Solving the #1 problem at modern businesses today: Headcount management

The headcount process is broken due to siloed people, data, and processes. TeamOhana solves it.
Charles Schrier
Head of Marketing
min read
October 6, 2022

Headcount management is the number one problem at modern businesses today. While headcount is the only true reflection of a growing company’s ability to execute its business goals, it’s also nearly impossible to manage in real-time. 

That’s because all the key data exists in disparate systems that don’t talk to each other and spreadsheets that are unreliable and error-prone. Leaders simply don’t have visibility into whether or not they’re hiring to plan, but they need this information to make critical headcount decisions that affect product roadmaps, sales targets, and ultimately revenue projections. 

In other words, not hiring to plan equates to poor headcount management, missed business goals, and delayed revenue. That’s downright scary for growing companies. In fact, it often leads to the grim reality of increased cash burn and, ultimately, layoffs.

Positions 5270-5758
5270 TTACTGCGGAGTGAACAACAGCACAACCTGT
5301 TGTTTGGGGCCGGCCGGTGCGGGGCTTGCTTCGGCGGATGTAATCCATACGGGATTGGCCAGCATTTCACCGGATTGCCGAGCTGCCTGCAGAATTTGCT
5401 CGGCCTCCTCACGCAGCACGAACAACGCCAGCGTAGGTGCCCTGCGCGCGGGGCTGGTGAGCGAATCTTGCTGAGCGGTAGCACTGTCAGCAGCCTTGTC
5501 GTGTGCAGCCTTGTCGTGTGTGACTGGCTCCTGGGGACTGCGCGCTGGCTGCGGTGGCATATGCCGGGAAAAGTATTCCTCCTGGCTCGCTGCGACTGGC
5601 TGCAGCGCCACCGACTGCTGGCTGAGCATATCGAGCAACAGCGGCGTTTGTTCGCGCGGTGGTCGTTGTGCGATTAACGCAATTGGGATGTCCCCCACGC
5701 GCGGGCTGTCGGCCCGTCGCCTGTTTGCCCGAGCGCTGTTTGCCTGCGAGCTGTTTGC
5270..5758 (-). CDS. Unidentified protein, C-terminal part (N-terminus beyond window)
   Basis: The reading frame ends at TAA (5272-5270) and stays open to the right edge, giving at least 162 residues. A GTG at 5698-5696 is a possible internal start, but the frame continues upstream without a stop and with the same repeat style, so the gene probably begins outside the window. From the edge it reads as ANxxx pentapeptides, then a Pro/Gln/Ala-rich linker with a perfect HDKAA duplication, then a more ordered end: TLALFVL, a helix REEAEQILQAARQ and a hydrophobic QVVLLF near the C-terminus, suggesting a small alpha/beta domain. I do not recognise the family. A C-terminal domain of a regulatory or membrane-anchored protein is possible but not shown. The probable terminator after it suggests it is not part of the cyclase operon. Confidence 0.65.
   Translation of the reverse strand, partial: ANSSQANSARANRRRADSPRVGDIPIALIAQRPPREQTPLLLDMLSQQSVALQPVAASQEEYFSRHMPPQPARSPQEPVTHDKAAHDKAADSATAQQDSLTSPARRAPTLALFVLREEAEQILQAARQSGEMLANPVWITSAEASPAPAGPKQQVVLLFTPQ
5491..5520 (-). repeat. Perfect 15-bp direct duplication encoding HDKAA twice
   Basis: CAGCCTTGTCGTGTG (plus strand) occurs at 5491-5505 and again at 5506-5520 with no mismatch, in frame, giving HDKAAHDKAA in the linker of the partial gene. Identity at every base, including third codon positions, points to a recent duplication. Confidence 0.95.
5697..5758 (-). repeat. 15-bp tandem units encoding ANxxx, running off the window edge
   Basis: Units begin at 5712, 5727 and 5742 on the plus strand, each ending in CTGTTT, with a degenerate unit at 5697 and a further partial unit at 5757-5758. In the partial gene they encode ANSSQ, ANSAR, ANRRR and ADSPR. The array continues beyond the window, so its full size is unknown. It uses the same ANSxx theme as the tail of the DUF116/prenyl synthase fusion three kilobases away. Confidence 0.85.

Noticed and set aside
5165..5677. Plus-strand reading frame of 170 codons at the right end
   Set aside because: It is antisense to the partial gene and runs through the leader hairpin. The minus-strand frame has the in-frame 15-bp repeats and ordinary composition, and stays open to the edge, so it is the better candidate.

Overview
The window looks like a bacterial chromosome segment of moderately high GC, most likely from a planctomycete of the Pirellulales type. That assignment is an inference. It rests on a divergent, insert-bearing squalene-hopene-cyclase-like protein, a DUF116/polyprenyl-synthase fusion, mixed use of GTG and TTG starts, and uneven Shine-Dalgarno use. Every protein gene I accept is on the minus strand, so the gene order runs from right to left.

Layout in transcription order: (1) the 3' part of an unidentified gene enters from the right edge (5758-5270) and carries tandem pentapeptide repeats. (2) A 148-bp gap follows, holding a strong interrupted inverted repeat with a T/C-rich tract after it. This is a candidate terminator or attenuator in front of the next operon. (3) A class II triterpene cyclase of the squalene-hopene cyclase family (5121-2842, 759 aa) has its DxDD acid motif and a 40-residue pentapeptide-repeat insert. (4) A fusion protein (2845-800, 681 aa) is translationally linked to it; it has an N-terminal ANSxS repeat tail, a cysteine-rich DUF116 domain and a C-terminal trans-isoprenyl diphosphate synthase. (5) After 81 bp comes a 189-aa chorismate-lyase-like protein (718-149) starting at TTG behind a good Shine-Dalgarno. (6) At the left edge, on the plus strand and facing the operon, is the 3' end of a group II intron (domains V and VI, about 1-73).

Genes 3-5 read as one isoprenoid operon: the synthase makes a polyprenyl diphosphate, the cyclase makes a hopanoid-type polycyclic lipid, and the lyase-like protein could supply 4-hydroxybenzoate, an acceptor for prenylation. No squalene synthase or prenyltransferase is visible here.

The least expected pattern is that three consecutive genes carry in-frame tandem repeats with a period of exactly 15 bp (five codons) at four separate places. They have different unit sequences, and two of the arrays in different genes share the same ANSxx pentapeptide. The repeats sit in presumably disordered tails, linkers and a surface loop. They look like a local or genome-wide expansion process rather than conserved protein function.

How did we get here?

Let’s explore a scenario that’s all too common for growing companies. 

The headcount management approach at most companies today

At the beginning of every year, the company makes an annual operating budget. Department leaders are meeting with the CEO, and finance and HR leaders come together to decide the goals and budget.

As a company, they define certain growth goals. For example, they want to grow from a $50 million company to $100 million. In order to do that, they need to build product and sell product. 

In order to build product, they need more engineers, more designers, more product managers, and operations. In order to sell product, they need more business development reps, more sales reps, and sales operations. To support the growth, finance, IT, operations, HR and other departments need to add to their teams, as well. 

That's how the company comes up with the headcount plan: based on top-down planning and the goals of the organization. The company is 300 people today, they need to get to 500. 

Turning the plan into action

At this point, the company needs to take this high level headcount management plan, which is giving a target number of employees (300 to 500), and actually make it into a real world operational plan.

Who are the types of people they are going to hire? How much should they be paid? Which teams will they be on? When should they start? 

Companies do this planning mostly in a spreadsheet. The spreadsheet gets passed back and forth between finance, HR, recruiters, hiring managers, and executives as they refine the plan and collaborate to lock it in.

Then, the real execution starts. The company begins to hire. And we all know that in a fast growing startup, a lot of things change; things don’t always go according to plan.

It often takes longer to hire than companies expect